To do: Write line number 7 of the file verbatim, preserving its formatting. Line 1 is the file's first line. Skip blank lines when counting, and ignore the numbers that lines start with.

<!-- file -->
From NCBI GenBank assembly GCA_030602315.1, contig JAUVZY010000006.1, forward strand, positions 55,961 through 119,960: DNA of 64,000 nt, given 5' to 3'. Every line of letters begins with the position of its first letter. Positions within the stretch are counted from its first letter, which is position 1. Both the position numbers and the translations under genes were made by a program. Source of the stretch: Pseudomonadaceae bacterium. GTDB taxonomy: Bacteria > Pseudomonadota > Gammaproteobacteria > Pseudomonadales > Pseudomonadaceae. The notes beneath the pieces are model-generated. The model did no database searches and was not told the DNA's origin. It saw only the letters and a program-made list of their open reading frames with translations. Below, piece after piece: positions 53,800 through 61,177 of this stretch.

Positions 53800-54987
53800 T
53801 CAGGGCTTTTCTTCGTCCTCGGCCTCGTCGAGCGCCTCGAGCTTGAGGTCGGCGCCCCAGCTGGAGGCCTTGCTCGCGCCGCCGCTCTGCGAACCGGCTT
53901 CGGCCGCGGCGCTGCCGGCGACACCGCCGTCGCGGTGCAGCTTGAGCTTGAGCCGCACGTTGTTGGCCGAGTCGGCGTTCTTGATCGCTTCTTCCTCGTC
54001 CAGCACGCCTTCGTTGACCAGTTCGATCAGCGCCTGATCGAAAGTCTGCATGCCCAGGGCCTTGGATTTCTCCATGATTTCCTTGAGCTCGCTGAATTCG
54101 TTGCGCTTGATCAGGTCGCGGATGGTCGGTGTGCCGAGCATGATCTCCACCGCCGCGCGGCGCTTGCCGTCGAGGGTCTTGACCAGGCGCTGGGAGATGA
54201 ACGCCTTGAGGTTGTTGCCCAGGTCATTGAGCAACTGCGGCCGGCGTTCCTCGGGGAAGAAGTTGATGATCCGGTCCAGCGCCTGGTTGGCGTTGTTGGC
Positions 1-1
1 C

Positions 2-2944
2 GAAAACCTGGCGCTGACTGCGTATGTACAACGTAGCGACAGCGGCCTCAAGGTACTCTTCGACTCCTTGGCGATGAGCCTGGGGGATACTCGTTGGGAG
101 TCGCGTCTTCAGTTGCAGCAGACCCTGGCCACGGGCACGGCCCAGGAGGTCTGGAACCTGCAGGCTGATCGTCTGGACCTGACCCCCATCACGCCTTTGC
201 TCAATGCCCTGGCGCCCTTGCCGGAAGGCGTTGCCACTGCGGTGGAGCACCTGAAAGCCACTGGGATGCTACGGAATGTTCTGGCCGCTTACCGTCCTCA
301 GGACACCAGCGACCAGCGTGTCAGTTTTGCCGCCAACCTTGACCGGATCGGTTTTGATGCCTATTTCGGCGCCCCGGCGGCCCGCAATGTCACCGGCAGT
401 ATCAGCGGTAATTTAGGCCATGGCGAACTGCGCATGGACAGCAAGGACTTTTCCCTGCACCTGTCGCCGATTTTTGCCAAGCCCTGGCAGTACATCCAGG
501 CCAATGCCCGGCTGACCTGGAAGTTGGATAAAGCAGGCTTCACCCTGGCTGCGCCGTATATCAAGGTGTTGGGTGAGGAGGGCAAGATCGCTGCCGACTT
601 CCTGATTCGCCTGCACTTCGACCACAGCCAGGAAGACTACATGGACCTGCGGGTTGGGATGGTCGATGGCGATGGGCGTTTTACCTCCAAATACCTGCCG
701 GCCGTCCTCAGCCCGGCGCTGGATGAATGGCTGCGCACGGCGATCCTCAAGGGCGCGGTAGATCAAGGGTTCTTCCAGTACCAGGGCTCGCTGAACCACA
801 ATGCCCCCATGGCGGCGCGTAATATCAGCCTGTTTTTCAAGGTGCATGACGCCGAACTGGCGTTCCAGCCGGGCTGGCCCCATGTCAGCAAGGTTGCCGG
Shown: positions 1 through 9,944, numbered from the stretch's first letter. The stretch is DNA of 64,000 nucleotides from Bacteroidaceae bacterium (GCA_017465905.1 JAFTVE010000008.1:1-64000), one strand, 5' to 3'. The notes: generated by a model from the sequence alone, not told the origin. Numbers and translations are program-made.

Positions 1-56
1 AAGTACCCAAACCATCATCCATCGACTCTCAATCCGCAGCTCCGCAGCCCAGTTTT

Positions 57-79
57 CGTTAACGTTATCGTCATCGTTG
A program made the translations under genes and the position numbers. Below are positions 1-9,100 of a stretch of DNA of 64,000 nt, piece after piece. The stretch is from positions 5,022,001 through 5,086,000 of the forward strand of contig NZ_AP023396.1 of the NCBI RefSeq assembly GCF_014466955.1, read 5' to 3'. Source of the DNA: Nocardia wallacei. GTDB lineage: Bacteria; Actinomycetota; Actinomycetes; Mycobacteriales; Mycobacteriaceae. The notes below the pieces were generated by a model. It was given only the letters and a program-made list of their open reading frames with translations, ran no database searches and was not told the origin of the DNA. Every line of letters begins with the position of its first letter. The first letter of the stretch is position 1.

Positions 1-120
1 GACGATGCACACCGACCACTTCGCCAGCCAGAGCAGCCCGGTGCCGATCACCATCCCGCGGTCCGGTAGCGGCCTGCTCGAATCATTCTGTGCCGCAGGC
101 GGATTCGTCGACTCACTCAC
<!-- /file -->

54101 TTGCGCTTGATCAGGTCGCGGATGGTCGGTGTGCCGAGCATGATCTCCACCGCCGCGCGGCGCTTGCCGTCGAGGGTCTTGACCAGGCGCTGGGAGATGA